Erosion Expert Panels
Lesson 12 of 18
Objective: SWBAT present their results and conclusions about their erosion station.
Because my students did not have the opportunity to explore each erosion station, students will prepare and present what they learned at their erosion station to an 'expert panel'.
Disciplinary Core Ideas - DCI
- ESS2 A: Earth's Materials and Systems: Wind and water can change the shape of the land
Students listen to their classmates presentations to learn how wind and water can change the shape of the land.
- Analyzing and Interpreting Data (SP 4)
Teams share observations and analyze their observations to describe a pattern to explain how erosion can change a land form in the natural world.
- Construction Explanations and Designing Solutions (SP 6)
Teams use observations to construct an evidenced based account for how erosion may change the landscape.
- Engaging in Argument from Evidence (SP 7)
Teams present their conclusion, claim, which is based on their lab observations.
Cross-cutting Concepts - Appendix G
- Cause and Effect
Teams share observations on how waves, wind or run-off (cause) change the landscape (effect0
Have chart paper and markers available to create a 'Presentation Anchor Chart'
Print copies of the photos students took when they worked at their 'erosion station'
Prepare a 'mini-presentation' to model the components of a presentation
Arrange desks in 2 expert panel groups
Copy the "Erosion" form that students will fill out during presentations
Question for the Day
Science starts with a question, usually written on the board, which provides an opportunity for students to consider today's topic before the lesson has officially begun.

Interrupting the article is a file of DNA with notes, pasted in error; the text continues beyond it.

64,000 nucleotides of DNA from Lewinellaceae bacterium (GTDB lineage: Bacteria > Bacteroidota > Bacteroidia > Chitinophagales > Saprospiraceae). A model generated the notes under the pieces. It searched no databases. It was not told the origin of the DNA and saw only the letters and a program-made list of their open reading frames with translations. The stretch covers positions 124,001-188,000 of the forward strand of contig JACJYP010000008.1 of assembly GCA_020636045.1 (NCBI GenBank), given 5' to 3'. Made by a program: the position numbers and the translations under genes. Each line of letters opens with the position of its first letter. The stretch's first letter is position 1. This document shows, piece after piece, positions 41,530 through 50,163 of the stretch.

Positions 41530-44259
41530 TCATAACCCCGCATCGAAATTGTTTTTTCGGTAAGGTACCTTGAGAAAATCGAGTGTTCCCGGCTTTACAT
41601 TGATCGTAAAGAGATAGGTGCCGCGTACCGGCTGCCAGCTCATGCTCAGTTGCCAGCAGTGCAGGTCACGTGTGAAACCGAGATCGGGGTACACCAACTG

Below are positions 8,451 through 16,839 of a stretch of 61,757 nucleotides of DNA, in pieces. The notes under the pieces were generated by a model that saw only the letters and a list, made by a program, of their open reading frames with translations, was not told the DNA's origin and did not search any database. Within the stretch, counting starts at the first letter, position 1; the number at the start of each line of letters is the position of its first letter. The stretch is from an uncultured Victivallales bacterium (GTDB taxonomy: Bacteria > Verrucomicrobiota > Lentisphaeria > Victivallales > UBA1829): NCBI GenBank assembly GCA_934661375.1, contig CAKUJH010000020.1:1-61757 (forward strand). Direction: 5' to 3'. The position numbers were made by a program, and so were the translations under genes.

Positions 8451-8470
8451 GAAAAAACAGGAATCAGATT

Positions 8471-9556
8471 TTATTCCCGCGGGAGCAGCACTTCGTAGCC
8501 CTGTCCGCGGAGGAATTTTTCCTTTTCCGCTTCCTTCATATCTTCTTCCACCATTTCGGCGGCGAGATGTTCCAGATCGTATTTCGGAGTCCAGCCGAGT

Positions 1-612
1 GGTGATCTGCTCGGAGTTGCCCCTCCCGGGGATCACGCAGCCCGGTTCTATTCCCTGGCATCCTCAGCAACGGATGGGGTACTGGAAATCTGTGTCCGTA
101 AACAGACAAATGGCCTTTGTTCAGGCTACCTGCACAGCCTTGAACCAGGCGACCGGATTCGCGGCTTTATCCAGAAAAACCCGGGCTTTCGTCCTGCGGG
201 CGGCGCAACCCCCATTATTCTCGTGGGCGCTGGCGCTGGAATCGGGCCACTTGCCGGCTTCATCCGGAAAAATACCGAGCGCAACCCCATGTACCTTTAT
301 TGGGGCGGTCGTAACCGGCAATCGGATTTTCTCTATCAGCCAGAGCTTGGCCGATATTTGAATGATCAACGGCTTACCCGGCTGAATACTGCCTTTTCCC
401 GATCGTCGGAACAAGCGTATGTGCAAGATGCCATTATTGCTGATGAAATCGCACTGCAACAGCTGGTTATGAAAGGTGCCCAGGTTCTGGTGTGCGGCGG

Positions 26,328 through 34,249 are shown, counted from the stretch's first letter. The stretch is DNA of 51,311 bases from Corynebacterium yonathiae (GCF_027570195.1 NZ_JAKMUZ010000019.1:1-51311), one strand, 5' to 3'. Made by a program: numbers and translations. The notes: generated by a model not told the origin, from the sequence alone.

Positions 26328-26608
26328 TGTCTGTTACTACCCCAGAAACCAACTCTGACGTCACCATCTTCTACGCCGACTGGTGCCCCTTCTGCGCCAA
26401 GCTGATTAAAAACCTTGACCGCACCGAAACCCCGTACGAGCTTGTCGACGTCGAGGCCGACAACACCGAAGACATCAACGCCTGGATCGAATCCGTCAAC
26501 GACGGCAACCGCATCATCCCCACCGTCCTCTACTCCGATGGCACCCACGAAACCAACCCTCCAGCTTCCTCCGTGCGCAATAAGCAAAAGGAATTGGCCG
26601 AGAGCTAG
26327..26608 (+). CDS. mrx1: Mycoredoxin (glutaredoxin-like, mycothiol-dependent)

Students know when they return from lunch, we meet on the rug to read our 'science question for the day'. This routine helps keep transition time short and effective and redirect student's attention back to content while allowing time for focused peer interaction.
Today I direct students to take their Erosion lab observations from the last lesson and to sit with their erosion team.
Question for the Day: What did you learn about erosion from your erosion lab?
I point to the question and ask the class to read it aloud. "Today, you will discuss your answer with your team. Your discussion will help you think about what you may share with the other erosion teams who did not do your station."
As teams discuss, I listen to conversations. I ask questions to help students focus on how the 'landform' in their erosion model changed and how they know this.
As most students indicate that their discussion is complete by turning to face me, I signal for students' attention.
"Scientists use models to help them understand events that happen in the natural world, like erosion. 2 teams tested one cause of erosion, with 3 different causes of erosion tested in all."
I call on volunteers to share which erosion model they tested and what this model represents in nature.
"Scientists share what they learn, with each other, to help them understand the topic better."
"Because teams did not get to observe what happened at the other 2 erosion labs, teams will share their results and conclusions about their lab. There will be 2 expert panels, with a team from each station represented."